Project description provided by Brillhart Architecture: The design for our house reflects a new architecture for the tropics. The house is deeply connected to the landscape. It relies on interpretations of specific vernacular principles (the Dog Trot, American Glass Pavilion typology, and Tropical Modernism) which have embedded environmental considerations; and gives architectural primacy to composition, materiality and the logics of construction.
Connection to the Landscape:
Located in downtown Miami, this steel, glass and wood house is nestled within the canopy of the Spring Garden Historic District, one of Miami’s oldest neighborhoods, along the Miami River. It takes its cues directly from the surrounding landscape and its immediate proximity to water. Floating five feet off the ground, this house is raised in part as a response to today’s building codes, but also in anticipation of our changing environment and threats of water rising, as well as wanting to be “light on the land.”
Meanwhile, the house is designed to make you feel that you are living in the tropics. Perched in the center of the 330-foot long lot, the 1,500 square foot house includes 100 feet of uninterrupted glass – 50 feet spanning the full length of both the front and back sides of the house. As a result, the landscape acts as the walls of the house. The interior and the exterior spaces are also melded seamlessly together. Four sets of sliding glass doors allow the house to be entirely open when desired. Also included are two porches along the front and back, totaling 800 square feet. Shutters along the front façade create an outdoor room with ever changing shadows throughout the day, while also providing privacy and protection against the elements.
Vernacular Principles – Old Models for Future Buildings:
The design for our house relies on a back-to-basics approach, specifically studying old architectural models that care about good form but are also good for something. We asked ourselves, what is necessary; how can we minimize our impact on the earth; how do we respect the context of the neighborhood; and what can we really build?
The Dog Trot:
Some answers came from a place with which we are already intimately familiar – the seemingly forgotten American Vernacular, and more specifically, the Dog Trot, which for well over a century, has been a dominant image representing Florida Cracker architecture. Historically, the Dog Trot was comprised of two small wooden buildings – connected by a central breezeway – under one roof. This simple, practical building is both modest and rich in cultural meaning; maximizes efficiency, space, and energy; relies on vernacular building materials; and celebrates the breezes. The floor plan of the Brillhart House is a modern interpretation of the Dog Trot, with sleeping quarters on the left, a central corridor (with kitchen), and living space on the right.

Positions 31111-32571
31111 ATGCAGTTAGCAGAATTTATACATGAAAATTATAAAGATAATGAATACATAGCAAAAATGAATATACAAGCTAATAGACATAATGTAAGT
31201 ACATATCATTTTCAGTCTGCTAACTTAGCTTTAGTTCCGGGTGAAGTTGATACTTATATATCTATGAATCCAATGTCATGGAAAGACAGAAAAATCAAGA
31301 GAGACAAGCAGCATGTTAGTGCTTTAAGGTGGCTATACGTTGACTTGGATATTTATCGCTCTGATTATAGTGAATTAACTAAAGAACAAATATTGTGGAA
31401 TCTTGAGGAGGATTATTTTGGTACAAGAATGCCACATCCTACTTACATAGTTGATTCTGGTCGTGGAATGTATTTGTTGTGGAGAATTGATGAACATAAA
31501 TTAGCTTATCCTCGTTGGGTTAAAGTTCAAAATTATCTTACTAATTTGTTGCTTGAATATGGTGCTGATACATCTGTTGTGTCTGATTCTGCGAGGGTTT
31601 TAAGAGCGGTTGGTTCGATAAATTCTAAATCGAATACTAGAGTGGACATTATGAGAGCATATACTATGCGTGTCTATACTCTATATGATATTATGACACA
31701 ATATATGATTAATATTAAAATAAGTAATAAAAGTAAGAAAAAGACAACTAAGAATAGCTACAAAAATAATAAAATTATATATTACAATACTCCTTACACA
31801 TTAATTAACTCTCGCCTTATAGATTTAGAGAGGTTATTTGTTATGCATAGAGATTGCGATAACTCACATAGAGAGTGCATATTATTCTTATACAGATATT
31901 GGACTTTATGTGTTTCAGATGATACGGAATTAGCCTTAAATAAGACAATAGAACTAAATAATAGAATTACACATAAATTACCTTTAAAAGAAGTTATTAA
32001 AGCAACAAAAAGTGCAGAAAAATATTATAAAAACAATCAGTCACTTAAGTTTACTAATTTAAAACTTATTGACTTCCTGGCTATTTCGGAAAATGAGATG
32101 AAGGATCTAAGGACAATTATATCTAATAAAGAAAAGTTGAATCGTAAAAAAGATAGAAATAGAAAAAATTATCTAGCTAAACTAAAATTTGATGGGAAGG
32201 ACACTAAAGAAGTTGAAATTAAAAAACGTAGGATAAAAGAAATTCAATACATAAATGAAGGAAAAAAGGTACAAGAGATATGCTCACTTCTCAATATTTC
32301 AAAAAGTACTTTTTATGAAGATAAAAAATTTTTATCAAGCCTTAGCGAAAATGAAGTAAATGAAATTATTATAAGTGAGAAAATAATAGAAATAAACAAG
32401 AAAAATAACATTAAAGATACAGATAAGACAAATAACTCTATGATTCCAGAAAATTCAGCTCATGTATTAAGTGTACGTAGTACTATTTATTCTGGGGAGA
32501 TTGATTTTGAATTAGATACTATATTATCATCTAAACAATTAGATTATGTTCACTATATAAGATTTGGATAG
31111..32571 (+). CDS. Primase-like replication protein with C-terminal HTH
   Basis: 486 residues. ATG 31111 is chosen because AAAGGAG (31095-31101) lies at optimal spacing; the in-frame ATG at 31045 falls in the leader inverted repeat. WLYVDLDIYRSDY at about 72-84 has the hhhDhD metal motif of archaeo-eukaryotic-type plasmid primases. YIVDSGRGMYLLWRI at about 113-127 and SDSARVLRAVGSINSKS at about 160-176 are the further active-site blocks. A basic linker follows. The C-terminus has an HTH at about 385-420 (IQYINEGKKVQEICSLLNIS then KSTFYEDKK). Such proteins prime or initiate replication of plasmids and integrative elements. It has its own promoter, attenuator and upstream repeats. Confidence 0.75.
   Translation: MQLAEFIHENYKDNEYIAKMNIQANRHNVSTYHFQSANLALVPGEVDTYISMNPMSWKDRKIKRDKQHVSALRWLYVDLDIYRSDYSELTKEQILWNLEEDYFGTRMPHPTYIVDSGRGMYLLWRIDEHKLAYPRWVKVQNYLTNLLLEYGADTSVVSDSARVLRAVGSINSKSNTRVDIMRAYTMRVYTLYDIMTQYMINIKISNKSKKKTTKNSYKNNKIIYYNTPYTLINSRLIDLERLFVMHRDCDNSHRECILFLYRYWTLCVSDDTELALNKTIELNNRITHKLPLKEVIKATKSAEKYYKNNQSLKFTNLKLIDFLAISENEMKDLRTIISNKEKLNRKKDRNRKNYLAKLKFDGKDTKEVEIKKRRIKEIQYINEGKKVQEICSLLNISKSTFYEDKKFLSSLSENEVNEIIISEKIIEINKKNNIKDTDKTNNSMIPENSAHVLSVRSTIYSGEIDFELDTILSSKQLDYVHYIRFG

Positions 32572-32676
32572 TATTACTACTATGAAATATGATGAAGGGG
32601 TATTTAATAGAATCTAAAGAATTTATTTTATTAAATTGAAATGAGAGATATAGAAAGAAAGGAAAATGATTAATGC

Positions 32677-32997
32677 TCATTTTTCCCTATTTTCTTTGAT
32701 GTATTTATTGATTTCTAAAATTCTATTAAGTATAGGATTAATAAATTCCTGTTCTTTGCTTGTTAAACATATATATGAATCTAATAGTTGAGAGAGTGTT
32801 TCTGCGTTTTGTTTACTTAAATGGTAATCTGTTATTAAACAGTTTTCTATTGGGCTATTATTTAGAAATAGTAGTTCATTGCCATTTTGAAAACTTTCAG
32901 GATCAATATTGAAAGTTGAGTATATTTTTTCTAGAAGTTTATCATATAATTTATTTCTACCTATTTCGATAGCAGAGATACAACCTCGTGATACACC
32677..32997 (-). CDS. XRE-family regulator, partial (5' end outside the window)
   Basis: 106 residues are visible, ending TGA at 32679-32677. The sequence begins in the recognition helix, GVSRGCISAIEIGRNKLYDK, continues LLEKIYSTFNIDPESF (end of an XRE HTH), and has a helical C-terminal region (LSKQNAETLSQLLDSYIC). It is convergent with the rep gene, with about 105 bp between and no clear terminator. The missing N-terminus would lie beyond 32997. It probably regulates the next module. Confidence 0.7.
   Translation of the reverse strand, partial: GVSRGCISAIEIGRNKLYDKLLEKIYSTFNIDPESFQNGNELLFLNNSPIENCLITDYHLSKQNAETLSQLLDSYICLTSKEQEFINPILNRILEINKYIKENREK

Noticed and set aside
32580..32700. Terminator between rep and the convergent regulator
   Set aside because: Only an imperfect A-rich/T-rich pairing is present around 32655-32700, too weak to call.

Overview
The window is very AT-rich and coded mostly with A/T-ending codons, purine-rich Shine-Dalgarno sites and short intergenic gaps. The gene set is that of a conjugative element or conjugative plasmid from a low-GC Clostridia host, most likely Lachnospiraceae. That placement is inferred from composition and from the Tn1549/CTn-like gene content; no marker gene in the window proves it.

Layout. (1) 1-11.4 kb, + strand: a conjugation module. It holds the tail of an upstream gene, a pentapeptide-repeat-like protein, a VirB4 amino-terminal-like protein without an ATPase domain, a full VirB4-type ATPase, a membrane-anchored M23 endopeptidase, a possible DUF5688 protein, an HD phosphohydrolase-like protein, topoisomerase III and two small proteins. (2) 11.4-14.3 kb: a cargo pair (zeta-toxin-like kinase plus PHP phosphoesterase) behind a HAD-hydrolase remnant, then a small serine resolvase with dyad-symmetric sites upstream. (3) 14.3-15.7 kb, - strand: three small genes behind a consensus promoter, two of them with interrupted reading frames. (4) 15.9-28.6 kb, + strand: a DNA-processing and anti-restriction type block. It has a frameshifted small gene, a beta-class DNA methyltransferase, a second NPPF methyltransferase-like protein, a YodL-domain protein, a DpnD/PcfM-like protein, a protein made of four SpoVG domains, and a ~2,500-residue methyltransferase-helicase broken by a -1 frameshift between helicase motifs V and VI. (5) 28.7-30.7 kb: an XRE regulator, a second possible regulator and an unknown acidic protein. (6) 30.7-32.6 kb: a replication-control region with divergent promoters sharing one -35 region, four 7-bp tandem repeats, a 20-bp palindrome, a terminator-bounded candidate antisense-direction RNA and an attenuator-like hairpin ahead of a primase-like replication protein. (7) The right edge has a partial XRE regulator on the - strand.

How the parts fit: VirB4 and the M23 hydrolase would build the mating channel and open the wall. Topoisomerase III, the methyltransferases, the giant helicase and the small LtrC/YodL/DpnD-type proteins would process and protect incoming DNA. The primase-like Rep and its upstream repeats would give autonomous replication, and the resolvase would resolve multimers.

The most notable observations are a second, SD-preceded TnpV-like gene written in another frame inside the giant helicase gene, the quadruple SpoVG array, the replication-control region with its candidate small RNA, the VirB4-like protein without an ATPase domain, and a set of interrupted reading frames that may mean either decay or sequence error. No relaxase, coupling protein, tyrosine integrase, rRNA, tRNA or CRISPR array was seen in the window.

The American Glass Pavilion Typology and Tropical Modernism:
The American glass pavilion typology and principles of Tropical Modernism also offered direction. South Florida’s postwar architects – such as Alfred Browning Parker, Mark Hampton, Paul Rudolf and others – gave birth to a tropical modern school of thought and developed their own regional interpretations of the International Style by turning to local landscape, climate and materials to inform their designs. In an era of optimism and experimentation, these architects married building traditions with passive systems, new technologies, and innovative construction techniques. Emphasis on construction methodology was central to their work, and their simple, rational, efficient, cost-effective buildings became models for sustainable design in the tropics.
Using their work as inspiration, we sought an alternative to the use of concrete and concrete only (which today has become the dominant — if not the only — building material in residential construction in South Florida.) We also aimed to use as many off the shelf materials as possible to keep the cost of the project down and developed a kit of parts.
o The depth of the house is 50 feet, which is based on the longest length of a steel beam that does not require an oversized road permit.
o The width of the house was adjusted to fit standard commercial storefront sliding doors.
o The structural spans were kept under 20 feet, therefore dimensional lumber (i.e. 2” x 8”, 2”x10” and 2”x12”) could span the flooring and roof systems.
By exploring steel and glass as the superstructure, we wasted fewer materials, simplified the assembly, and reduced the cost and time of construction, all the while allowing for increased cross ventilation and a heightened sense of living within the landscape.